Caesar was praised and buried at the Congressional Cemetery at 18th and E Streets SE on Sunday. Hamlet bantered with the gravedigger, while clowns fashioned pink poodles out of balloons. Characters from "Star Wars" jumped off tombstones while three sheep grazed on the honeysuckle and wild grape vines that cover many of the gravestones.

It was all part of the second annual All Hallows Eve Celebration held to raise funds for the historic out poor cemetery.

"If they had about 30 sheep here, they'd take care of keeping the grass down," said Col. Samuel Crook, a retired Army officer from Burtonsville and owner of Libby, Viola, and Bonny, the sheep, which chewed happily on weeds and endured being petted by affectionate children.

Crook said the sheep had been invited to the cemetery by Inez Ransom of Forest Heights, a member of the board of the Association for the Preservation of Historic Congressional Cemetery. Ransom said she wanted to make the point that because a House-Senate conference committee killed a $225.000 appropriation to help restore the cemetery last July, the association had to get maintenance help from another source.

In addition to the sheep, the celebration featured the Joint Armed Forces Color Guard, the Marine Drum and Bugle Corps, clowns from the Almas Temple, cemetery scenes from "Hamlet" and "Julius Caesar" by the Folget Theater Group and continuous cartoon shows in the chapel.

About 200 adults and dozens of children - most in Halloween costumes - attended the event. Most of the adults contributed $12 each - $9 for members of the cemetery association - and received a box lunch of cheese, salami, cole slaw, cookies, an apple, and cider, plain or spiked with vodka. Kate Christian, who helped pass out the lunches and punch the drink tickets, wore a name tag that read "Concerned Citizens of Potomac Avenue SE."

"That's our block club," said Christian "I live right across the street from the cemetery, and I'd like to see it get back to what it was 10 years ago or so. The place was gorgeous then. Now the grass is standing high, and there are wild dogs. It's an eyesore, and would be a wise move to restore it."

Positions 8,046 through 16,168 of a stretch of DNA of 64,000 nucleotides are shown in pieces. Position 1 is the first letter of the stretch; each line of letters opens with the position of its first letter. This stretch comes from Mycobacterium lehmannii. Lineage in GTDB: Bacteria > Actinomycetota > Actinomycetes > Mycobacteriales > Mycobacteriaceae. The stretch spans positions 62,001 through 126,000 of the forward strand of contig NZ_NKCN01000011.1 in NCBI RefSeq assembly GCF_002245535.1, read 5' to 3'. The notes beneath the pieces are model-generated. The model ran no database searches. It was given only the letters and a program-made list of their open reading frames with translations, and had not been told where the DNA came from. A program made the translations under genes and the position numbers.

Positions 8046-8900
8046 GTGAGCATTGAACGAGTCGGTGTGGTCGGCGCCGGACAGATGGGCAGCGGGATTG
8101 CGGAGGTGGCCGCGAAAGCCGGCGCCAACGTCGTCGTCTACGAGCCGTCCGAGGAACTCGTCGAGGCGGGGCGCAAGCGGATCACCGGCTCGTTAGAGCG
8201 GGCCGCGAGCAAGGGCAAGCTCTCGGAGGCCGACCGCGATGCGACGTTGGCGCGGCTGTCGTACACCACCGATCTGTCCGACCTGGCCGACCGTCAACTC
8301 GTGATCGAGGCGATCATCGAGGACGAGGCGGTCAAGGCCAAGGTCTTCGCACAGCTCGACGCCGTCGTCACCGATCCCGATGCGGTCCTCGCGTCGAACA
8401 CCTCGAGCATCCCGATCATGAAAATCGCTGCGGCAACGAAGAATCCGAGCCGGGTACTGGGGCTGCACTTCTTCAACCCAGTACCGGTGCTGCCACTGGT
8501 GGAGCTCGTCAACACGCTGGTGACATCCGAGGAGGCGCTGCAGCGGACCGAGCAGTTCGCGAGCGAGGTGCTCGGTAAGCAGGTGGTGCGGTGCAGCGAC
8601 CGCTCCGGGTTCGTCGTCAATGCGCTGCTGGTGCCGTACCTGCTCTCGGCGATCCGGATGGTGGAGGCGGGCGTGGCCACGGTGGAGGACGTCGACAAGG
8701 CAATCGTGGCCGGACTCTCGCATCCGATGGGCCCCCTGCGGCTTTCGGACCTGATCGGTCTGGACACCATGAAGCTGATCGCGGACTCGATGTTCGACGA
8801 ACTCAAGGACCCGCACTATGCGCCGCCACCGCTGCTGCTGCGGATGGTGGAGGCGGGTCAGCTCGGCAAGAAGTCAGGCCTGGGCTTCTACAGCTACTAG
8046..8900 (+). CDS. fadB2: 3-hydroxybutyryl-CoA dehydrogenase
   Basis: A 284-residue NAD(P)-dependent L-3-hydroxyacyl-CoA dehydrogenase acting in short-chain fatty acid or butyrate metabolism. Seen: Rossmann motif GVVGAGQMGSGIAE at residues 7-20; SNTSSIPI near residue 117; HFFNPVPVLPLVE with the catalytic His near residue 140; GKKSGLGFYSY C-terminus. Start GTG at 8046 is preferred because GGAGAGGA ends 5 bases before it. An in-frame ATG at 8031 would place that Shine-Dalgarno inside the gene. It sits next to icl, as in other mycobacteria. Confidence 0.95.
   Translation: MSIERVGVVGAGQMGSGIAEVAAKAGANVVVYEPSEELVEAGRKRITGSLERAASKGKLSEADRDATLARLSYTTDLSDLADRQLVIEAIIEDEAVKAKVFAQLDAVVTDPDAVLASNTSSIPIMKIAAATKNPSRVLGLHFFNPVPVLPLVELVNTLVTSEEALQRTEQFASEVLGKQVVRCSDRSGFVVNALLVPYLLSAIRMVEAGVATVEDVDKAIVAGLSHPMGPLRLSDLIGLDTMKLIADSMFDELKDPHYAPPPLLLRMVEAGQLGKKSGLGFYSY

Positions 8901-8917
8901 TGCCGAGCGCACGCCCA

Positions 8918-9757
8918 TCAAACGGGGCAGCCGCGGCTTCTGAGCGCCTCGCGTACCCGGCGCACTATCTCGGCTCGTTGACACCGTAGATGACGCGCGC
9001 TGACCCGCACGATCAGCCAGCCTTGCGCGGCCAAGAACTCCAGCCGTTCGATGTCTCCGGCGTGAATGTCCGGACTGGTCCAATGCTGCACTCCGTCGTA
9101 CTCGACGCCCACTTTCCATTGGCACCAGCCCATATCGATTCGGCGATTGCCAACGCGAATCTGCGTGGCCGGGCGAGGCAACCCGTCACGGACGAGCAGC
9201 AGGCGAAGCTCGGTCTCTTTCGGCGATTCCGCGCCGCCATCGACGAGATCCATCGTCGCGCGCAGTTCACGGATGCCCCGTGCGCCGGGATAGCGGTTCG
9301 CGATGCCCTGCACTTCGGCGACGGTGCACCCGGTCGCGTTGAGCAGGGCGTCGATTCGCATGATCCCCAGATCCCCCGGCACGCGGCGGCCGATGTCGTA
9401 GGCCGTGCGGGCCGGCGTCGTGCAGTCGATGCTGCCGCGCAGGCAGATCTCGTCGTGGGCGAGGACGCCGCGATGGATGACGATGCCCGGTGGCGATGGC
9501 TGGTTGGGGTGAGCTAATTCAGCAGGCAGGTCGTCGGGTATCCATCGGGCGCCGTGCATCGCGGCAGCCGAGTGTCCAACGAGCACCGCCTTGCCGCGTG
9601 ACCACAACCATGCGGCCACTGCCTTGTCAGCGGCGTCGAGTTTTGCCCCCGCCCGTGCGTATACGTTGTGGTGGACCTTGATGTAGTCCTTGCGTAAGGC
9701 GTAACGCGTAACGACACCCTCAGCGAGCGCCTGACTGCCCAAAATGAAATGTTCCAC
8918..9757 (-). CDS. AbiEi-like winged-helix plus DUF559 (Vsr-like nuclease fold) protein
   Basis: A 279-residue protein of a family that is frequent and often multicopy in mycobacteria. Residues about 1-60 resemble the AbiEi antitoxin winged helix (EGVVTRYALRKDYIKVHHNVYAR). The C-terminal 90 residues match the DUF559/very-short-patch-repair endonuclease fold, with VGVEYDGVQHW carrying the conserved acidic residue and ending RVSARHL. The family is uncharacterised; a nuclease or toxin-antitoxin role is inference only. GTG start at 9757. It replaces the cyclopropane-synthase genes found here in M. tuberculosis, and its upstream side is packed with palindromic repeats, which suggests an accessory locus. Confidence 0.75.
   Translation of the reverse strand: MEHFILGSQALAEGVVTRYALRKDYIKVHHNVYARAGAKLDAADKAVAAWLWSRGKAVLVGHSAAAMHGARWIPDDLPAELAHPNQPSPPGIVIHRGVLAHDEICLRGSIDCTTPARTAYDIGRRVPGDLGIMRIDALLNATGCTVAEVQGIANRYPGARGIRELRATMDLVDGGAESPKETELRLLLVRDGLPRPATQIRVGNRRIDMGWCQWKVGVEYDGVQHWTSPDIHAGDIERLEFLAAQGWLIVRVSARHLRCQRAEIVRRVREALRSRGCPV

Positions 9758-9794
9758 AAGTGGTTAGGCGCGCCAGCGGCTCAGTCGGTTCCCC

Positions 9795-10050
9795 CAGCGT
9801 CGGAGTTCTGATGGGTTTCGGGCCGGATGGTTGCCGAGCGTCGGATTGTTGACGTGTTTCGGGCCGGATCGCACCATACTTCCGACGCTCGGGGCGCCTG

Picnickers spread their lunches out on the grass nad enjoyed the sunshine. Mothers nursed their babies, and young pirates and princess played on and among the tombstones. One Darth Vader dared another to go down into the opened vault of the Gadsby family, founders of Gladsby's Tavern in Alexandria. The other Darth Vader gingerly entered the tomb, warning: "Don't close the door or you'll be dead tomorrow."

Many of the people used the maps provided at the gale and went on walking tours of the 33-acre burying ground. At the grave of Pushmataha, a Choctaw Indian chief's new marble monument. Rhymes, a lobbyist for man-made fibers who is working on a historical novel about Pushmataha, raised $2,000 to replace the deteriorating sandstone memorial with an exact duplicate in Tennessee marble.

Armed into the maps, cemetery buffs wandered in search of the graves of Taza, son of Cochise, and photographer Matthew Brady.

First prize in the costume contest went to Catherine Harris, 3, of Reston, her mother, and her doll - all of whom wore identical Raggedy Anne costumers with red yarn wigs. Suzanne Duvall, 9, of Bethesda, whose great-grandfather designed their family monument at the cemetery, won a prize for being a witch with a scary green mask.

Eric Celerier, 12, of 220 9th St. NE, in a more elaborate "Star Wars" costume than the other extra-planetary contenders, won a Star Wars game. A brother and sister act. Nicholas Nowak, 5, and his sister Maggie, 2, of 230 8th St. SE, won a prize for their portrayal of the Lone Ranger and Tonto.

A little away from the judging area, Edna Mansfield Boyd. Elsie Louise Hill, and Ethel M. King, all of Hillcrest Heights, sat on folding chairs near King's family plot.

"We're just reminiscing about old times here at the cemetery," said Boyd, whogrew up on 11th Street SE. "It was so beautiful. We used to walk up here on Decoration Day. The Marine Band would play and we'd spend the whole day here.My parents and grandparents are buried here - they were parishioners of Christ Church. Not tobe egotistical, but the elite were buried here."

Boyd, Hill and King are all members of Christ Church of Capitol Hill, which has owned the cemetery since 1812. It was the traditional burial place for members of Congress and high government officials until Arlington Cemetery was founded after the civil war. In March 1976, the church leased the cemetery to the Association for the Preservation for the Preservation of Historic Congressional Cemetery.

Francis W. Kraemer Jr., the association president, said that the Veterans Administration has expressed an interest in taking over the cemetery, but that it would have to have clear title to every plot.

"It would be impossible to trace all the plot owners," he said, indicating that there are from 60,000 to 80,000 people buried in Congressional.